2. One of the distinct Obama individuals forming a colonial partisan such as a wingnut or chickenhawk.

Obamazooid'al adj.

Posted by: elmo on February 15, 2008 at 11:53 PM | PERMALINK

Gimme a break.

Read your Somerby.

Hillary answers a question (re drivers licenses and illegal immigrants) and gets hammered for it endlessly while Obama gives the same answer without notice.

The media has decided to try and make Obama the Dem nominee.

Now in a way that's no big deal to me, because I like Obama as well. My guess is somehow it was decided that HRC was the more dangerous candidate, and so they set out to build up Obama(which may well be a case of be careful what you wish for).

But it's very discouraging to see how few people pick up on it.

And Kevin you're no help at all on this issue. Rather, you're part of the problem.

Posted by: Horatio Parker on February 16, 2008 at 12:46 PM | PERMALINK

Hillary is a good candidate. When people see and hear her directly, and take the time to really listen to her, most are impressed. But they don't get to see and hear her directly very often -- the overwhelming hostility toward her in the media makes it impossible for any campaign message, good, bad, or indifferent, to break through.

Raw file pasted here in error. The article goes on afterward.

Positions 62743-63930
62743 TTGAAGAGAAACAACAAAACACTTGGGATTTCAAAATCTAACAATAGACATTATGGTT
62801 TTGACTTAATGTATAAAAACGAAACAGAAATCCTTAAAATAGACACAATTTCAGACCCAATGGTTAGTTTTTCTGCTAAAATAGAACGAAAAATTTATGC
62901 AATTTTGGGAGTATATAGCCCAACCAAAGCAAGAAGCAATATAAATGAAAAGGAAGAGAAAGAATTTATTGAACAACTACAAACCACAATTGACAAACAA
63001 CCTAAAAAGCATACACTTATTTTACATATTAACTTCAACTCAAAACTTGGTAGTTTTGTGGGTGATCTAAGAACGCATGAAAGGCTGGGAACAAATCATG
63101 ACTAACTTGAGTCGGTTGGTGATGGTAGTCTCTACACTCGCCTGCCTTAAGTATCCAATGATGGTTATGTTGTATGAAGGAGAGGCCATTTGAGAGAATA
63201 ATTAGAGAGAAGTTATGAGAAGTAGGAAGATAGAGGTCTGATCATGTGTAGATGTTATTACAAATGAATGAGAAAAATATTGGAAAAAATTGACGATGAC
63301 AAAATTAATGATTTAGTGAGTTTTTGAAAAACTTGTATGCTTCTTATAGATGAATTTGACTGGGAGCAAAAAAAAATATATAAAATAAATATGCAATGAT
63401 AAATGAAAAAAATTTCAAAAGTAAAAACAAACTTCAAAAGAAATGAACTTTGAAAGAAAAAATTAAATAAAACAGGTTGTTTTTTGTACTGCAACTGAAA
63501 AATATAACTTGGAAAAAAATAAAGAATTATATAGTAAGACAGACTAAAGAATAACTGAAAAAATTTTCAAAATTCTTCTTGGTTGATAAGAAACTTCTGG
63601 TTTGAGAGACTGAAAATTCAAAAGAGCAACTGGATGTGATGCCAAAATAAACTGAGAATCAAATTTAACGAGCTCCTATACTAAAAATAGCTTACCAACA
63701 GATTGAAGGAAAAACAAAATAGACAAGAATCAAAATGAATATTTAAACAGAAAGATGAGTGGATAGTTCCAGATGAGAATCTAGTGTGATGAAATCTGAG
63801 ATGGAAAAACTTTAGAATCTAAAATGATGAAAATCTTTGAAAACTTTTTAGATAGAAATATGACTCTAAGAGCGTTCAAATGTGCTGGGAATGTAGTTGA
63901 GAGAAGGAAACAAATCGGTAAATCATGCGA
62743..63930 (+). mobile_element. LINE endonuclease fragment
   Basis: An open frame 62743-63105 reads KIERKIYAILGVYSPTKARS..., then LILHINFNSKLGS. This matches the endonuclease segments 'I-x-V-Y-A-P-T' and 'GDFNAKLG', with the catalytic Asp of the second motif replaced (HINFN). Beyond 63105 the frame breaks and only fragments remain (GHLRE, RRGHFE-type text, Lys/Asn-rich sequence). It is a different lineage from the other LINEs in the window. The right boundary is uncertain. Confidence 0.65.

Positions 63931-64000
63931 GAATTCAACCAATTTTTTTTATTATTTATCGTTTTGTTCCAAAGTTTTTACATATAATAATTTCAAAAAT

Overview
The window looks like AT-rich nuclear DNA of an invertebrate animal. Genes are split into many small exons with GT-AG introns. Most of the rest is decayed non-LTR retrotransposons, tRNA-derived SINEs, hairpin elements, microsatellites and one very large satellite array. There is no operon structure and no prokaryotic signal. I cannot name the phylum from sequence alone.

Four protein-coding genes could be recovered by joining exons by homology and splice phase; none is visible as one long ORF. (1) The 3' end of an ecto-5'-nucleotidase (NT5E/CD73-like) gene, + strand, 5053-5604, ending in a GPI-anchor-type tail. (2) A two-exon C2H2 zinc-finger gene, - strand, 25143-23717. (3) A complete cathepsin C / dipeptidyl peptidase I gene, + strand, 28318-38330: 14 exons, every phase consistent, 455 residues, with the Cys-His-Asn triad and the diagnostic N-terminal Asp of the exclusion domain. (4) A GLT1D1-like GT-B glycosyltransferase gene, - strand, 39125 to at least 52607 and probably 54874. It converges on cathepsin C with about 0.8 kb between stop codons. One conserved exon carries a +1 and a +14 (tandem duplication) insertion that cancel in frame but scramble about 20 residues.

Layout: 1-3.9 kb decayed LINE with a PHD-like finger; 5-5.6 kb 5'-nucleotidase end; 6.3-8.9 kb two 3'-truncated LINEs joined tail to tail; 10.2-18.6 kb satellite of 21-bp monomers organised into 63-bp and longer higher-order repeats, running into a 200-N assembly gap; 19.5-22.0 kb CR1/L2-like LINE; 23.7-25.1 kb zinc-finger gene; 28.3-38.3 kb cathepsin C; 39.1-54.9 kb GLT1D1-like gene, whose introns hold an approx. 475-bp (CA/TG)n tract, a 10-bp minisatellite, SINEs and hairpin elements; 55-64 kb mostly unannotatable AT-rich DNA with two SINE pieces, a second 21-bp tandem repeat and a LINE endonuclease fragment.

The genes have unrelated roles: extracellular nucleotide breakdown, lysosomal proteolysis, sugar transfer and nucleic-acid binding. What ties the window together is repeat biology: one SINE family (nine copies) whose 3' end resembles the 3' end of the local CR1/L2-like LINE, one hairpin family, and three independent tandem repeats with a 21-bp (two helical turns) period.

Because of that media animosity, and the cowardice it engenders in many in her own party, she has been most powerfully defined not by her campaign, but by the media and the gender-coded attacks of her opponents in both parties, and their surrogates.

The resistance of so-called progressive bloggers to basic reality not withstanding, the simple fact is, this would most likely be true of any female candidate. In fact, it has always been true of every female candidate.

No one, really, knows the best way to fight this. She is in a precedent-breaking situation that can only be "learn as you go." But what she has accomplished, despite the resistance and cultural unease her historic candidacy is engendering, is nothing short of astonishing.

Let's put this in historical context, please. Clinton is not simply the first "credible" female candidate -- she is the first woman in our history to ever win even ONE delegate assigning primary. The very first. The ONLY.

She has not only blown passed historical precedent to an amazing extent, she has come within spitting distance of winning the nomination. Remember, Jesse Jackson, 20 years ago, hampered by race but not gender, won 11 primary and caucus states -- with absolutely no one suggesting that the only reason he didn't win the nomination was a matter of campaign strategy.

Posted by: mary on February 16, 2008 at 1:24 PM | PERMALINK